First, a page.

An independent task force cautioned President Barack Obama on Friday about the high cost of the Afghanistan war and said he should consider a narrow military mission if his December review finds the current strategy is not working.
The 25-member task force, led by former Deputy Secretary of State Richard Armitage and former national security adviser Samuel Berger, said it saw “hopeful signs” in Afghanistan, such as improved training of security forces, but other trends were less encouraging.
“The cloudy picture and high costs raise the question of whether the United States should now downsize its ambitions and reduce its military presence in Afghanistan,” the task force said in a 98-page report.
“We are mindful of the real threat we face. But we are also aware of the costs of the present strategy. We cannot accept these costs unless the strategy begins to show signs of progress,” said the task force, which was sponsored by the Council on Foreign Relations think tank.
Dan Markey, a South Asia analyst at the council who was project director for the report, said the findings were a “sober reflection of a Washington consensus that is increasingly skeptical and concerned” about the war.
The task force was composed of a broad range of former government officials, military leaders, academics and journalists with expertise in the region. The report was not requested by the Obama administration, but the task force did speak to officials involved with the issue.
The group gave a qualified endorsement to Obama’s ambitious counterinsurgency-style strategy, but only if it is clearly making progress.
MORE LIMITED MISSION
“If the December 2010 review of U.S. strategy in Afghanistan concludes that the present strategy is not working, the task force recommends that a shift to a more limited mission at a substantially reduced level of military force would be warranted,” the report said.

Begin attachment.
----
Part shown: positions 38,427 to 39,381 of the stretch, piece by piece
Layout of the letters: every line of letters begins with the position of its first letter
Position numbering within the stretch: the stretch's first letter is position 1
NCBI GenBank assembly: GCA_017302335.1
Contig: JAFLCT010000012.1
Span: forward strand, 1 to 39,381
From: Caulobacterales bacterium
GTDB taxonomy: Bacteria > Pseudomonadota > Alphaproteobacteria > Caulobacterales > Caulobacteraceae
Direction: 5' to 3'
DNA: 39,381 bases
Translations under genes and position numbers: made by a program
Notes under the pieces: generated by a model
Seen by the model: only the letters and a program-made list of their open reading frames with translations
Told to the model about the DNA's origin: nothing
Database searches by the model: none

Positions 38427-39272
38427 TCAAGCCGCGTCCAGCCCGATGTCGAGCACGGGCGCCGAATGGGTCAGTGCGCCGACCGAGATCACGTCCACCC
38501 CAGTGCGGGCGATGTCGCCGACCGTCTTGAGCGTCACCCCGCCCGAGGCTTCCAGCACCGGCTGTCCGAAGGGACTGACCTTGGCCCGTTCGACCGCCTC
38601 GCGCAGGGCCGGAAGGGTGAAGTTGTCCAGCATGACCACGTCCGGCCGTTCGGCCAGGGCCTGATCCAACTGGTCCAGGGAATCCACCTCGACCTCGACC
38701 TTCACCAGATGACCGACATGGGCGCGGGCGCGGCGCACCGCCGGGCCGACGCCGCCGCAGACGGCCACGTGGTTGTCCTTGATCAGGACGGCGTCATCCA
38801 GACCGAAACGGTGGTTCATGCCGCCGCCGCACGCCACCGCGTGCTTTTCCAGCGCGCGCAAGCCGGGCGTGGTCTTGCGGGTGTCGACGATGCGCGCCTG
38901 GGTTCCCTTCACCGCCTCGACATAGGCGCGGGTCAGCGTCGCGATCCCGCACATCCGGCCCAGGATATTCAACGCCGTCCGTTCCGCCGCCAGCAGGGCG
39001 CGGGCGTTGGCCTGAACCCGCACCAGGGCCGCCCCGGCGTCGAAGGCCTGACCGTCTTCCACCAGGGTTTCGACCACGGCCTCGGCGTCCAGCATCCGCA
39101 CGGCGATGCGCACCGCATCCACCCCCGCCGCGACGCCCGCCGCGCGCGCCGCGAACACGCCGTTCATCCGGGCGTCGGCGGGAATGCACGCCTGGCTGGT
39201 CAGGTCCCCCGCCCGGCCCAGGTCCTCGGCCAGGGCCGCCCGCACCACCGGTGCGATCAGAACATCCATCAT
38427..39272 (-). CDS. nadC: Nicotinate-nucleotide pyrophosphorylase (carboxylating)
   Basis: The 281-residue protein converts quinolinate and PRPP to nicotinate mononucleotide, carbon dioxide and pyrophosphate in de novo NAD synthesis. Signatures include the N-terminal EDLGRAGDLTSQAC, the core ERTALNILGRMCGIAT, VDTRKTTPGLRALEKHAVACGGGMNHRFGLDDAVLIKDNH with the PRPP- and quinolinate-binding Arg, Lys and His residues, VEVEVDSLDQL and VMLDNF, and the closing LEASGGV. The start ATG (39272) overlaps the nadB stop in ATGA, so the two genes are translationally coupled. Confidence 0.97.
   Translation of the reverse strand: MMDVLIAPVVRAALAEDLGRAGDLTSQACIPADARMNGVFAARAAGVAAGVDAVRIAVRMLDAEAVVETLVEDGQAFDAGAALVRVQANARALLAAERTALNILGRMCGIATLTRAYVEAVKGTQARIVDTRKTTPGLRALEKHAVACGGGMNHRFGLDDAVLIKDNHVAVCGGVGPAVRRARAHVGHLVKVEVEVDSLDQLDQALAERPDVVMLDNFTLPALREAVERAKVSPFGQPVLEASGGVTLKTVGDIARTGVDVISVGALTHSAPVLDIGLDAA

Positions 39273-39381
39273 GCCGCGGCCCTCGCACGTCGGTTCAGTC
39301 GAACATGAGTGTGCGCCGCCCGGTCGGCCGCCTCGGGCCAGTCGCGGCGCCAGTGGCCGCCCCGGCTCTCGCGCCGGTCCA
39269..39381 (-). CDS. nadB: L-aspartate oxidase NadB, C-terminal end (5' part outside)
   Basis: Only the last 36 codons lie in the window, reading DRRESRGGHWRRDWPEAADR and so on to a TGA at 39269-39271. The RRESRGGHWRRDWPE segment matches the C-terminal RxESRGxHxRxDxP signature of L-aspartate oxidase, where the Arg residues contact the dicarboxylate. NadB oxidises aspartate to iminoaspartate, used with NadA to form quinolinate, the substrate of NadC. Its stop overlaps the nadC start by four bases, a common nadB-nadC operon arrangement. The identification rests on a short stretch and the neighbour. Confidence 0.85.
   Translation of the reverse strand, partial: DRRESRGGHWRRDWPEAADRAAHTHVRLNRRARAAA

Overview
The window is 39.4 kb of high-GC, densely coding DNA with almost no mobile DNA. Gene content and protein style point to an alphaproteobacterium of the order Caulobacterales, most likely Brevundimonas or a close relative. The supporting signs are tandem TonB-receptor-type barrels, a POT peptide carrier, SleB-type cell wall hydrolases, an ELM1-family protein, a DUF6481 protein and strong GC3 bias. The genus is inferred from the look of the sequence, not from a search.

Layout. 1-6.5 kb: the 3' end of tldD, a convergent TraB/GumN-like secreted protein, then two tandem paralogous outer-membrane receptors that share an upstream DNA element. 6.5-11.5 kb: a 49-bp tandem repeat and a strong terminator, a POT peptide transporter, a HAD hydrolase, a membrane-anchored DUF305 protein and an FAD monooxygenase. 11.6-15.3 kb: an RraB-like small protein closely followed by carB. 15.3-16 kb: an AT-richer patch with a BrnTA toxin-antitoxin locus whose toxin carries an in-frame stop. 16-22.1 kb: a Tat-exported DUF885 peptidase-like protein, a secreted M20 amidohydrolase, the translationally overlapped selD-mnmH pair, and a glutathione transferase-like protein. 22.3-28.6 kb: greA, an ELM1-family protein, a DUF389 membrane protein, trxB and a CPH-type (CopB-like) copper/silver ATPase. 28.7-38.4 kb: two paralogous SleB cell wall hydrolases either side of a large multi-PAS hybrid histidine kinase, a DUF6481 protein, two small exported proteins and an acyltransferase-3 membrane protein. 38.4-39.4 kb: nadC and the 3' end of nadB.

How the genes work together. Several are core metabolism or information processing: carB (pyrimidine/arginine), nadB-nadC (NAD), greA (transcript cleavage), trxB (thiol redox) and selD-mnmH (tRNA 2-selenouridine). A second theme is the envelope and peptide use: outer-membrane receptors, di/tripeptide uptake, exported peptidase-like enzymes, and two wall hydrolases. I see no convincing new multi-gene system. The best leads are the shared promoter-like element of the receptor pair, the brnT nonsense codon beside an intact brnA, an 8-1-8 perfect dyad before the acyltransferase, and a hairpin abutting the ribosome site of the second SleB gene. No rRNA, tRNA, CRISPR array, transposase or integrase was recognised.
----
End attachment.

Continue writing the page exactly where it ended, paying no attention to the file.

The administration’s current strategy calls for U.S.-led forces, including nearly 100,000 American troops, to disrupt al Qaeda and its Taliban allies while training Afghan military and police to take over security.
At the same time, foreign civilians are working to help improve Afghan governance in an effort to broaden popular support for the administration.
As the December review approaches, it is increasingly clear that defense officials believe the war plan is working but needs more time, despite rising casualties and worsening violence.
Administration officials have begun to downplay Obama’s July 2011 deadline for beginning to hand over security to Afghan forces and withdraw U.S. troops as conditions merit.
Defense Secretary Robert Gates and Secretary of State Hillary Clinton said this week they viewed Afghan President Hamid Karzai’s plan to assume full responsibility for the country’s security by 2014 as a realistic goal NATO should endorse at its summit this month.
Administration officials have indicated the strategy review is likely to bring only tweaks rather than a wholesale reappraisal of the war effort.
The task force urged the administration to go beyond a narrow evaluation of the places where Afghans may be able to take responsibility for security and also include a “clear-eyed assessment” of whether there is enough progress to conclude the strategy is working.
“The important thing that the report does is to try to clarify what progress should look like,” Markey said.
The report urges the administration to answer questions like whether Afghan police and army capabilities have been significantly improved, whether momentum in contested areas has shifted against the insurgency and whether normal life returns to areas once NATO operations have concluded.
(Editing by Peter Cooney)
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